Layer 2 only allows communication between directly connected hosts. Only with the help of the Network Layer communication over multiple hops becomes possible. The following image depicts where the Network layer is placed in the vLab network model:
The most relevant Layer 3 protocol, which basically the most relevant protocol for the complete vLab / TCP/IP / ISO/OSI model, is the Internet Protocol (IP). It comes in its two versions: IPv4 and IPv6.
IP messages are transported between hosts in the form of packets, where each packet has a specific destination IP address, identifying the receiver of the packet and a source IP address for identifying the sender.
Routers can use IP addresses in order to decide where they have to send a packet next in order for it to arrive at its destination.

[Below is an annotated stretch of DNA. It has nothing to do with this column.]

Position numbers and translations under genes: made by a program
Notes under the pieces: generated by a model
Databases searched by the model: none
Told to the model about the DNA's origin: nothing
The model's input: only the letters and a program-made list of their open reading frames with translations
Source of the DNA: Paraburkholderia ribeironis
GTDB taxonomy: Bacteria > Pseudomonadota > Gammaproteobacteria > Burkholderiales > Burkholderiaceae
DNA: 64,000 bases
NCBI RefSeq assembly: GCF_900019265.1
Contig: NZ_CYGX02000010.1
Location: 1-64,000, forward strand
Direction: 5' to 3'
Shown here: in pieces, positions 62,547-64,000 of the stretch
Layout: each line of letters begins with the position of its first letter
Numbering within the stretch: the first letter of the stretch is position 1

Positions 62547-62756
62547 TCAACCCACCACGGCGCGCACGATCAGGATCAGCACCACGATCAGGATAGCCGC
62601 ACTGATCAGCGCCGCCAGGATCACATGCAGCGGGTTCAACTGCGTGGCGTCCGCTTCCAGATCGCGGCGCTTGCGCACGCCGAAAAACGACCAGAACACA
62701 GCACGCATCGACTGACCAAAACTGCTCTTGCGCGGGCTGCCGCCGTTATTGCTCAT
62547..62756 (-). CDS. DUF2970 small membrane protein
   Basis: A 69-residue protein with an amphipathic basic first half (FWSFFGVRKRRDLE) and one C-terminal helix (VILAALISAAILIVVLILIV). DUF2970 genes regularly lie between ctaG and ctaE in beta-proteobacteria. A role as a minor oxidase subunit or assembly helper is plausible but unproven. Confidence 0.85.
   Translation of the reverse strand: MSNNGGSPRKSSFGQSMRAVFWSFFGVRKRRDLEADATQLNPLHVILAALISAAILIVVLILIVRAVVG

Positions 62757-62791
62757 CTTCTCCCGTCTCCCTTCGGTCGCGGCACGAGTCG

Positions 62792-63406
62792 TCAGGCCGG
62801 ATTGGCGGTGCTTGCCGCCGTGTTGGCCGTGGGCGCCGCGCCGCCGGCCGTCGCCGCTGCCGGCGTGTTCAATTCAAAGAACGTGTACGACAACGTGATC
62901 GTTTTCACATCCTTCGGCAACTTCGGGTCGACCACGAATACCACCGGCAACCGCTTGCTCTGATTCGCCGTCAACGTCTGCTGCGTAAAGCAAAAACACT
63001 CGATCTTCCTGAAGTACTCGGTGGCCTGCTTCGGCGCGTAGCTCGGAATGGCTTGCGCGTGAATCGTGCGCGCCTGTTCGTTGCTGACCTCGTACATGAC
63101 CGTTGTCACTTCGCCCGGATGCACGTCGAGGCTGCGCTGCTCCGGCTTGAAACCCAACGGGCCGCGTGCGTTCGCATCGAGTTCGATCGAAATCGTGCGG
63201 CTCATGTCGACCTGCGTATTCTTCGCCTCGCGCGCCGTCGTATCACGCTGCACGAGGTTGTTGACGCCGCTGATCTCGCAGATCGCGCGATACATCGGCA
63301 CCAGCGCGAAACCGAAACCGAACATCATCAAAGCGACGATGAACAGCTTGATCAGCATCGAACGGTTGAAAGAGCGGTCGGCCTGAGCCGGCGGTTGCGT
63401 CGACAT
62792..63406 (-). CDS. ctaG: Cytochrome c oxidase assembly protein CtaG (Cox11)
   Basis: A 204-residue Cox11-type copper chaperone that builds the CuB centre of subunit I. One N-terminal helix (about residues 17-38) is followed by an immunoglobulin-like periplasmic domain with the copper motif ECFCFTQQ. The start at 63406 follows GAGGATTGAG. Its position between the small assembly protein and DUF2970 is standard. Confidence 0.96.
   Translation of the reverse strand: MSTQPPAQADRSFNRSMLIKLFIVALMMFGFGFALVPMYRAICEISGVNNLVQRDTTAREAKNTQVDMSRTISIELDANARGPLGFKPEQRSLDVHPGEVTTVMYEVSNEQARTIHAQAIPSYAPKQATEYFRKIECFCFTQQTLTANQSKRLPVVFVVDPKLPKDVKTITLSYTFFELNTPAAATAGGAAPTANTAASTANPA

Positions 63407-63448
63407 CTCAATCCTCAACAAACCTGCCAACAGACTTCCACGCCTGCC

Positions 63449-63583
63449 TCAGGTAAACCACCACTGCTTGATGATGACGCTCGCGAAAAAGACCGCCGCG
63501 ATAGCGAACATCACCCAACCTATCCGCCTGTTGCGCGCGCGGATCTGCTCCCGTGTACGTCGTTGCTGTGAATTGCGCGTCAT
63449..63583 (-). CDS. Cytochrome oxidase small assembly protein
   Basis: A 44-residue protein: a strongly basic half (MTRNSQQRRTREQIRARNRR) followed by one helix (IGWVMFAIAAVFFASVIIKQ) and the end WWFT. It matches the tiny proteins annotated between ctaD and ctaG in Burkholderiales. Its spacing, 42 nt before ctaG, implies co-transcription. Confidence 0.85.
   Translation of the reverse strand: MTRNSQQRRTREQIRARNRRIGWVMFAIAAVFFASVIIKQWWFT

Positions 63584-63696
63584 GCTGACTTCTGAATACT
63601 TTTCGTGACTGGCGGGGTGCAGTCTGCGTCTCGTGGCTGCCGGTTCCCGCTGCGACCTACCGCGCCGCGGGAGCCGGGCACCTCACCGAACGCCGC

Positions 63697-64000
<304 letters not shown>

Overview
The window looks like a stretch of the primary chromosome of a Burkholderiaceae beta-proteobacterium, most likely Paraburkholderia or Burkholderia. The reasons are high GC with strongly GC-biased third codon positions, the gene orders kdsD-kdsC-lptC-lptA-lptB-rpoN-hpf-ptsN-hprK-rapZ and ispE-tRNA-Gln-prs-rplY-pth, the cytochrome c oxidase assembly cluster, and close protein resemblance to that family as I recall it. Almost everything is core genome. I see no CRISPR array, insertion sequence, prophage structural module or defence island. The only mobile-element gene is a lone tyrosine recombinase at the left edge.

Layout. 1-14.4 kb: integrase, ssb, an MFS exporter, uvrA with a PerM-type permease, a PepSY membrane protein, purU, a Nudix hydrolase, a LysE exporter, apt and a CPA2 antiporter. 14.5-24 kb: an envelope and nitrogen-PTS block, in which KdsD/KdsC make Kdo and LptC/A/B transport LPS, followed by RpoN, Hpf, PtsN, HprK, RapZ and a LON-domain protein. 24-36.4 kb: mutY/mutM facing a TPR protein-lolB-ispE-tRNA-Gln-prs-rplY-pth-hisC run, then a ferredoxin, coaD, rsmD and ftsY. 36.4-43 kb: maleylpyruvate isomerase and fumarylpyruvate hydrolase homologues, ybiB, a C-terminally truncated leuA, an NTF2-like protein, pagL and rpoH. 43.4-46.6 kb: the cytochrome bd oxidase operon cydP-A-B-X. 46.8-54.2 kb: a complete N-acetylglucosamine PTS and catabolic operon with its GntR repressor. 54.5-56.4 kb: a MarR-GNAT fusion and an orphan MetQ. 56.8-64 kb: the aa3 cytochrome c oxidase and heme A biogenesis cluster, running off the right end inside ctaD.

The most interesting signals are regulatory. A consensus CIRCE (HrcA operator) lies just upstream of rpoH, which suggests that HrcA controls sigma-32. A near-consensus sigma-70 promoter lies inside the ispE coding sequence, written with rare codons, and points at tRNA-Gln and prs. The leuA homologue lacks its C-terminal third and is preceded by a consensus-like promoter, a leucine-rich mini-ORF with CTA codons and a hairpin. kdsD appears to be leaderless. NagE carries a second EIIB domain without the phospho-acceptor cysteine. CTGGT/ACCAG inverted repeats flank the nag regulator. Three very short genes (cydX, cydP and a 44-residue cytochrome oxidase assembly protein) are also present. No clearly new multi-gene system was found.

This way packets can travel over multiple hops, in contrast to Layer 2 where only directly connected hosts could be addressed.
This is possible due to the logical structuring of IP addresses in hierarchical blocks. A router e.g. always knows that an IP address (e.g. 22.214.171.124 in IPv4) starting with a specific prefix (e.g. 1.2….) is always located in Australia and forward a packet with that destination IP in that direction (simplified). A router in Australia could then e.g. know in which country that IP is located and so on.
For exchanging information about which IP prefixes are reachable from which router, routers use so called routing protocols like RIP or OSPF.
Those protocols can automatically determine the best path for specific prefixes through the network.
Learn more about the Network Layer mechanisms and protocols in our free Massive Open Online Course:
There you also have the opportunity to do some experiments on Layer 3 using your own computer and our virtual network environment:
Those experiments include e.g. learning how IP address autoconfiguration in IPv6 works or observing the dynamic routing protocols RIP and OSPF doing their thing live in action.